China’s paradox and its role in the global economy
Monday Sep 25,2017
The Singapore Management University (SMU) welcomed business leaders, professionals, academics and students from local junior colleges and various universities to its annual Ho Bee Professorship Public Lecture series on 5 September 2017. This year’s lecture, themed on ‘China’s Paradox and its Role in the World Economy’, had received overwhelming response from an audience keen to be part of the session with Professor Jin Keyu, Ho Bee Professor in Chinese Economy and Business at SMU and a tenured professor of economics at the London School of Economics.
Established in 2007 by the Ho Bee Land Limited, the Ho Bee Professorship is awarded to a distinguished visiting faculty who is an acclaimed research scholar of high international standing, a thought leader with considerable expertise and contributions to the Chinese economy and business, as well as a passionate academic with a sterling track record in business education.
In his welcome remarks, SMU President Arnoud De Meyer said that SMU aims to contribute to the sound understanding and exchange of views on key developments surrounding China’s growth and development. Discussion forums such as the Ho Bee Professorship Public Lecture series are an example of a series of events organised throughout the year for that purpose. As a knowledge institution advancing education, cultural and community development in Singapore and the region, SMU values such opportunities to host eminent thought leaders with exceptional expertise in the area of the Chinese economy.
Professor Jin, a renowned researcher on Asian economics, achieved international recognition for her incisive and insightful commentaries on the new perspectives with which the world should view China. In 2012, she published an article titled ‘Europe Should Stop Arguing and Look to Asia’ in cooperation with Jin Liqun, who is currently President of the Asian Infrastructure Investment Bank (AIIB).
Delivering her public lecture to a packed auditorium of close to 250 guests, Professor Jin started by introducing the paradoxes existing within the current state of the Chinese economy, as viewed through her own perspective. These included China having the worst performing stock market in the past decade despite achieving stellar economic growth, the fact that it had delivered strong economic growth despite a large misallocation of capital and how its private sector was thriving despite the state’s prominent involvement in the economy.
Addressing a common perception of analysts and media that China’s streak of economic growth was running its last mile, Professor Jin discussed her conjecture that this held no truth. According to her rationale, China’s GDP per capita growth in the years after 1978 had taken place in waves; coinciding with major reforms in the country such as the Cultural Revolution, setting up of special economic zones, privatisation and China’s entry into the World Trade Organisation.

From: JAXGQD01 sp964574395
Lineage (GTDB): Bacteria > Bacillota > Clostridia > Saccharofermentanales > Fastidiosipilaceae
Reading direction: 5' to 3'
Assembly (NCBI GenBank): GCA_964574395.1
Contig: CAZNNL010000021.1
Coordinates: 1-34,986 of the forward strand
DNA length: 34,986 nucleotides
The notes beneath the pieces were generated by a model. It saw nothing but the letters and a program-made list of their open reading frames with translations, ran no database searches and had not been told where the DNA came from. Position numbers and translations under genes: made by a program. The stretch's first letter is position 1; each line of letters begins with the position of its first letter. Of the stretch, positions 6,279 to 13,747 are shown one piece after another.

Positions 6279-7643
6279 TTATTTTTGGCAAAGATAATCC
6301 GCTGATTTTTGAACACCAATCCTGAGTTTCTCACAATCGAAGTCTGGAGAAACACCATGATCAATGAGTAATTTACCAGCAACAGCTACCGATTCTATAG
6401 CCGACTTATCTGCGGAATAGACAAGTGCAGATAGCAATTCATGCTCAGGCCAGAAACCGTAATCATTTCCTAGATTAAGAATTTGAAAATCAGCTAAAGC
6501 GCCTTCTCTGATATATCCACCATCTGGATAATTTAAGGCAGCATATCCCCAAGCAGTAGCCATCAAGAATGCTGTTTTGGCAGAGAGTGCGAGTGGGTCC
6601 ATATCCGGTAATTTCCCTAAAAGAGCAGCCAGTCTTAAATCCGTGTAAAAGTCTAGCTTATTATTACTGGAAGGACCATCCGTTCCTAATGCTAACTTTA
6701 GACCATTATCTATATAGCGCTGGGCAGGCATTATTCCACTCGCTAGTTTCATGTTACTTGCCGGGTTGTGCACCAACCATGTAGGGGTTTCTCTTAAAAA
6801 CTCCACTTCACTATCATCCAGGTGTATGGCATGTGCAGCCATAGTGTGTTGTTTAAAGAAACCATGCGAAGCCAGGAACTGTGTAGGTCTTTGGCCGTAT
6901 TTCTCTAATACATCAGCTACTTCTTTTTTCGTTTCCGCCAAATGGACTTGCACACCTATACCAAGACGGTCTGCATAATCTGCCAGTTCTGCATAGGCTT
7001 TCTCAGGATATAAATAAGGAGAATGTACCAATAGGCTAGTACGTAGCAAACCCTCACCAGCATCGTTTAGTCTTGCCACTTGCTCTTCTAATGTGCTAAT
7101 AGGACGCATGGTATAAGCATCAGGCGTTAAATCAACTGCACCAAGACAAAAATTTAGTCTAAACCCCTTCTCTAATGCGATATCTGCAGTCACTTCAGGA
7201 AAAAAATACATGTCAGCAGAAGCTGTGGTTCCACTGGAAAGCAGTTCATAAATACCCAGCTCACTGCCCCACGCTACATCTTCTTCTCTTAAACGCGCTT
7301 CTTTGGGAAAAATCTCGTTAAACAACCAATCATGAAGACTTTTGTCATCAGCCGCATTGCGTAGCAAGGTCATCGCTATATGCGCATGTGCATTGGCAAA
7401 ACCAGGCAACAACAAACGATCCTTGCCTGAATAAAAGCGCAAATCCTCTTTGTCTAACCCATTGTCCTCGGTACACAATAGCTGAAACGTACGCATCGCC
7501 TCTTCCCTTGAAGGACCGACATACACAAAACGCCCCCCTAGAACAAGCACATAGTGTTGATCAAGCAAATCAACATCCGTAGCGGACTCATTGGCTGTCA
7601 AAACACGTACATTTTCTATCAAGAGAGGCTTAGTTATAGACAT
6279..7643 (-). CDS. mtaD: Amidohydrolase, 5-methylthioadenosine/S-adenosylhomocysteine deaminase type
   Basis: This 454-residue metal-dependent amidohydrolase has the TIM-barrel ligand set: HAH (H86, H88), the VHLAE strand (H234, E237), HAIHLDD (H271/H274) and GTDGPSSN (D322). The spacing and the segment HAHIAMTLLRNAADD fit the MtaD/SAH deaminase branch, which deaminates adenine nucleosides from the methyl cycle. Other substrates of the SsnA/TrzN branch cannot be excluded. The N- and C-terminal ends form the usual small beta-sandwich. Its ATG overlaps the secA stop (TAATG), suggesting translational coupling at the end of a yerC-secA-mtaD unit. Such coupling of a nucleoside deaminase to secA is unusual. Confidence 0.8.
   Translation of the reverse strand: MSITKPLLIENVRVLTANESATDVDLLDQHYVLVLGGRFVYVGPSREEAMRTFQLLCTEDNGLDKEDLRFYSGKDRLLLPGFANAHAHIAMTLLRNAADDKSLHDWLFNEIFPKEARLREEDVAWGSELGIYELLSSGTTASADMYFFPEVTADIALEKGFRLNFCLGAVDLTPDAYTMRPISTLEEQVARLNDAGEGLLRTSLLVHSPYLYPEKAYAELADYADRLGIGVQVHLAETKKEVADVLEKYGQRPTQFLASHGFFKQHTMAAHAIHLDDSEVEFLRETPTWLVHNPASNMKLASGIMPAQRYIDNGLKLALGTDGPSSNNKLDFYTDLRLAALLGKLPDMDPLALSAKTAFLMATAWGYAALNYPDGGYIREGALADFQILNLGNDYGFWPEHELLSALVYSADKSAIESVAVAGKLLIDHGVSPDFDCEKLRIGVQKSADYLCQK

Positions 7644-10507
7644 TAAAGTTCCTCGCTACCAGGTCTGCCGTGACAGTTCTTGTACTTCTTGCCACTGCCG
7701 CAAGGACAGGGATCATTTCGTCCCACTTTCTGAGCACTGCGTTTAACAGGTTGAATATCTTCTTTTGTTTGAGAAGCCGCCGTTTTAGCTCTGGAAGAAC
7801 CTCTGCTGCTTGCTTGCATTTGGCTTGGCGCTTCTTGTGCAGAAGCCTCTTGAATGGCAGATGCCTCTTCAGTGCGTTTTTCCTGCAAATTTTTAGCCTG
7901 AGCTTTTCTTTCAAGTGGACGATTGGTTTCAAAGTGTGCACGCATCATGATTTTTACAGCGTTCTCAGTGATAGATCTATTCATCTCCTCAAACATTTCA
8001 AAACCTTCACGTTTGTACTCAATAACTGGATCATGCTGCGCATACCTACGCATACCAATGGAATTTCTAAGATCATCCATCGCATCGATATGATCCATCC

With its growth cycles being largely reform-driven, China may not necessarily grow in the manner of a conventional economy. History has shown that China’s remarkable economic growth from 1978 to 2005 was underpinned not by capital accumulation, but by productivity gains and a relocation of labour into the manufacturing and private sectors. It is within this context that Professor Jin rationalised that there remains numerous opportunities to stimulate China’s economic growth, such as by reallocating resources that unleash efficiency gains.
Professor Jin described a cycle where issues in China such as financial suppression, declining household share of spending, subsidising firms, high investments and exports, as well as distortionary policies were closely interlinked. She argued that these issues did not stem from disparate causes and suggested viewing them collectively within a single framework with which to understand China’s growth patterns.
In the area of political leadership, Professor Jin acknowledged that China had been playing a bigger role in the global arena in recent years. With its One Belt and One Road Initiative, China had demonstrated pragmatic economic leadership in providing a platform to enable multi-country infrastructure projects. Concluding that there is a tendency to fit China in a box when predicting its future, Professor Jin said that it might be more productive to view China with an unshackled mental framework.
Taking questions from the audience, Professor Jin underscored her view that China is still working on a strategy in regards to foreign policy. She reiterated her hopes that China would not be viewed by other countries as a threat, nor to be frozen out of the global framework. On China’s economy, she suggested that room for optimism remained, in view of urbanisation, developing services, the contribution of human capital as well as government levers to coordinate devices to suppress financial risks.